Our neighbor George recently visited a church for morning worship and he noticed as he was about to enter the sanctuary a sign over the door. It read: “In this congregation you do not have to park your brain at the door. We believe reason and faith are part of the same family.”

Although often at odds with one another, both faith and reason are critically important. They need to work together if we are to fully comprehend the meaning of Holy Scripture. George went on to speak about what is often called the Wesley quadrilateral (often attributed to John Wesley) — dealing with important faith issues — 1.) What does the Bible say about it? 2.) What does the tradition of the Christian Church say about it? 3.) What does my reason (my mind) say about it? and 4.) what does my experience (my heart) say about it?


There are several faith-reason assumptions that we affirm. Here are three.

First, the scriptures were written by men who were inspired by the Spirit of God over a long period of time in their own culture with many different backgrounds, critical opinions and world views.

Second, a flat view of Scripture is a dangerous thing as it tends to promote the view that all Scripture passages are equal to one another. They do not all have the same weight. One writer has even suggested that parts of the Bible are now obsolete in light of the message of Jesus.

Third, how we come to the Bible makes all the difference. Theologian Peter Enns wrote, “the problem isn’t the Bible. The problem is coming to the Bible with expectations it’s not set up to bear. … Sweating bullets to line up the Bible with our exhausting expectations to make the Bible something it’s not meant to be, isn’t a pious act of faith, even if it looks that way on the surface. It’s actually thinly masked fear of losing control and certainty, a mirror of inner disquiet, a warning signal that deep down we do not really trust God at all.”

There are those who often say they take the Bible seriously but not literally. Let’s take a look at that statement.

The stories in Genesis, for example, of creation (two stories), Adam and Eve, Cain and Abel, the great flood, and the tower of Babel are stories which were never meant to be taken literally. Theologian Peter Emms adds “most (scholars) accept that the Old Testament authors do not recount events as modern historians do but as storytellers, and so the historical accuracy of the Old Testament should not be taken at face value.” Rather they are stories of faith about people who lived several thousand years ago. Those struggles still resonate with us today because they are our struggles! The best way to destroy their true meaning is to take them literally.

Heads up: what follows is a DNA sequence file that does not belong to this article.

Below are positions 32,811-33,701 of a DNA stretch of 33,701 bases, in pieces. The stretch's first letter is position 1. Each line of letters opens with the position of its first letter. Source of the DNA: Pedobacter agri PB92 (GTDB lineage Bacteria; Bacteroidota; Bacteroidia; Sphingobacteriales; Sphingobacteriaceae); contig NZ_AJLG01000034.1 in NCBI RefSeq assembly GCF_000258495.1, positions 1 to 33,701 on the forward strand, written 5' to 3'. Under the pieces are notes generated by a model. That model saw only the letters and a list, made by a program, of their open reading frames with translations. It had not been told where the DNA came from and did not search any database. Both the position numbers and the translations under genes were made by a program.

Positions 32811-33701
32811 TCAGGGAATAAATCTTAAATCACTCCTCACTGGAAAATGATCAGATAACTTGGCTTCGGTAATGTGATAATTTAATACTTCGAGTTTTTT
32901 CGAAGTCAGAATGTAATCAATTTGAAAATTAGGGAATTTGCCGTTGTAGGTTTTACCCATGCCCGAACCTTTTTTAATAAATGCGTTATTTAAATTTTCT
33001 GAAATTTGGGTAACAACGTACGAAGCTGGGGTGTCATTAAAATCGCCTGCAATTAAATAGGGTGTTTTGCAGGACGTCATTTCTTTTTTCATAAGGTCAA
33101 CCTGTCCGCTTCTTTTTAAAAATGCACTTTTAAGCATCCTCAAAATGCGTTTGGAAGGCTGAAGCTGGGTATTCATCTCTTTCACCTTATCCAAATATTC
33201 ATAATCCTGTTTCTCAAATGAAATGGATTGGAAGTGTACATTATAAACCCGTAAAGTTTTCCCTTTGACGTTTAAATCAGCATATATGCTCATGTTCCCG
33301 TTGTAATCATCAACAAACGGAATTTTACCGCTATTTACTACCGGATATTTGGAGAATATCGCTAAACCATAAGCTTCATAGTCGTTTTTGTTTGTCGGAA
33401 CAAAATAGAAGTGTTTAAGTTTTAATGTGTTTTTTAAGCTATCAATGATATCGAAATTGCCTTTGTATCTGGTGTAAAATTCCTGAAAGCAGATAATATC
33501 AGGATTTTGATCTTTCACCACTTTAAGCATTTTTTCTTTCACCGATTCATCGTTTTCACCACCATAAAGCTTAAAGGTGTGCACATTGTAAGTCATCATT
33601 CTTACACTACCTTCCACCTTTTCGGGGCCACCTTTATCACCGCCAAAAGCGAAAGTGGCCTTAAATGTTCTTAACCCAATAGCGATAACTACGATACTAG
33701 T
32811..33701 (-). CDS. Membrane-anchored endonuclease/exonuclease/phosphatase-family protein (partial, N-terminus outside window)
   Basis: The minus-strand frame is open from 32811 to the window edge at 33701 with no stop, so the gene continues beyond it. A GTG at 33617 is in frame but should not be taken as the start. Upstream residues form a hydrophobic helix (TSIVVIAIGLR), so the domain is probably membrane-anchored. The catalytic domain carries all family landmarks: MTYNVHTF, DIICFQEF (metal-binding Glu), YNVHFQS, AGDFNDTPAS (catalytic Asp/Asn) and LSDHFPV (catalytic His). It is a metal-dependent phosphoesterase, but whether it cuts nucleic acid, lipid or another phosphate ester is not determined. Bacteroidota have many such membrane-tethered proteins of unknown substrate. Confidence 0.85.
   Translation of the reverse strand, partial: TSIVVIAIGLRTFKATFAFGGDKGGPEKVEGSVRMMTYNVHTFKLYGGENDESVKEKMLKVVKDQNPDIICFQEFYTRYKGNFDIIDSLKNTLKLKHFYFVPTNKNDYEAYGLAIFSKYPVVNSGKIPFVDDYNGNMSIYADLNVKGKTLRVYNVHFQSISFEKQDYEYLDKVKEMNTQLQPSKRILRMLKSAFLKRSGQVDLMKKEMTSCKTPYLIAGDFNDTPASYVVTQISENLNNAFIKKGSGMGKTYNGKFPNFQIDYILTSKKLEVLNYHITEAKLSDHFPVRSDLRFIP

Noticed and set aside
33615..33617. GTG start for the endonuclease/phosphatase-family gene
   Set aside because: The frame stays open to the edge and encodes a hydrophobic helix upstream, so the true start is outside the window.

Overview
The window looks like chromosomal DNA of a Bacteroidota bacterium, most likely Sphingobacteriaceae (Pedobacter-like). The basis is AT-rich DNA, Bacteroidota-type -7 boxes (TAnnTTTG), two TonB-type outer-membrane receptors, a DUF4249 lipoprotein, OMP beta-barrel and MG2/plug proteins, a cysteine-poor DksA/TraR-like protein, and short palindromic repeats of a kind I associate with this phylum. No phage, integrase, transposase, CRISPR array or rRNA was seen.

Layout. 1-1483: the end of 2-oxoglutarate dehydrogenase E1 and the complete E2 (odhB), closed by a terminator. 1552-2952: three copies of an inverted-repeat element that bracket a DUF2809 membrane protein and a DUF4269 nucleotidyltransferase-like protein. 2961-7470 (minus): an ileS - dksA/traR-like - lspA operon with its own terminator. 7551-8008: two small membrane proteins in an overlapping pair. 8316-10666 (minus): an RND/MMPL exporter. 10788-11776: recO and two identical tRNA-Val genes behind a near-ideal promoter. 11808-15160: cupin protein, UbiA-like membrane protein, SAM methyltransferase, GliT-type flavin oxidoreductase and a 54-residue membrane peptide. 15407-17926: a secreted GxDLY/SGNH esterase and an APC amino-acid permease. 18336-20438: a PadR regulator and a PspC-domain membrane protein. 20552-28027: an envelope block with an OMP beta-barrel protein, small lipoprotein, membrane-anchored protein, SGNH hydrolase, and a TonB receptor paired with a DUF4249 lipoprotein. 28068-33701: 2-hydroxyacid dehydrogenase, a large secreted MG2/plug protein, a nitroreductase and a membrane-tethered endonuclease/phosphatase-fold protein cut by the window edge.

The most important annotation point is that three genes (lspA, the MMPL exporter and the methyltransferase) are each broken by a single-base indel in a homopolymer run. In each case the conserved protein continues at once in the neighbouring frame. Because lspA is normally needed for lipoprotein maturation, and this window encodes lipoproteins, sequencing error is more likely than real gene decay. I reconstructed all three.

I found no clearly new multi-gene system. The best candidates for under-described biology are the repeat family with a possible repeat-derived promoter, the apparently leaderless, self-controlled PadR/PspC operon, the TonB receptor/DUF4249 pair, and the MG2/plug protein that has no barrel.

Other devout believers struggle with the Nativity stories in Matthew and Luke pointing out that the earliest writers like the Apostle Paul and the Gospel according to Mark say nothing about the birth of Jesus. What is the message behind the nativity narrative in later writings like Luke (a Gentile approach) or Matthew (a Jewish approach) for our lives today? What is the message behind the story of the virgin birth, the role of Joseph and Mary, the “no room” in Bethlehem, the song of the angels, the evil Herod, or the visit of the magi?

On the other hand, George added, there is some Scripture that should be taken very literally. Like the words of the prophet Amos when he wrote “I hate, I despise your festivals, and I take no delight in your solemn assemblies … take away from me the noise of your songs … but let justice roll down like waters and righteousness like an ever-flowing spring.” (5.21-24)

Or the words of Jesus “but I say to you, Love your enemies and pray for those who persecute you,” (Matthew 5.44) or when he commanded us to “feed the hungry, give drink to the thirsty, welcome the stranger, clothe the naked and visit those in captivity.” (Matthew 25.35)

Or the parable of the Samaritan enemy and the seriously injured Jew (Luke 10.25ff) which reminds us that we are called to tear down walls that separate and divide us and build bridges that bring us together in spite of our cherished differences.

Reason would say that the Easter account of resurrection is not possible. People just don’t come back to life after a death of three days. But the radical life change of the early followers of Jesus once they had experienced Easter morning and the continuing power of resurrection was amazing!

It was more than simply wanting to believe at all costs or seeing a ghost. God’s love has the power to ultimately transform death to life! My faith-experience tells me that the followers of Jesus experienced on that resurrection Sunday morning a Jesus “new life” event that transformed their lives. They experienced new life. They were changed from fearful people to putting their lives on the line — and it is still literally happening today. Every day to us is Easter!

We don’t need a faith that is blind to reason. At the same time we don’t need reason that is devoid of life-changing experience.

Faith and reason invite us to ask the hard questions even of Holy Scripture. As writer Fleming Rutledge puts it, “It’s a very shallow faith that does not ask. Most people have been conditioned not to ask these kinds of questions — as though they were disrespectful, intrusive or dangerous. Some worry that asking such a question is opening a door to not believing in God at all. But the people of the Bible do ask, directly and bluntly.”


Writer Philip Gulley adds: “When you believe that God is honored by a spirit of exploration, you begin to consider the possibility that God might be far more than we’ve imagined or even beyond our ability to imagine.”

With fear and trembling a spirit of exploration may well lead us into a new awareness of the Creator and how to live each day as if it was the beginning.

Let the dialogue continue. I only ask that you think on these things.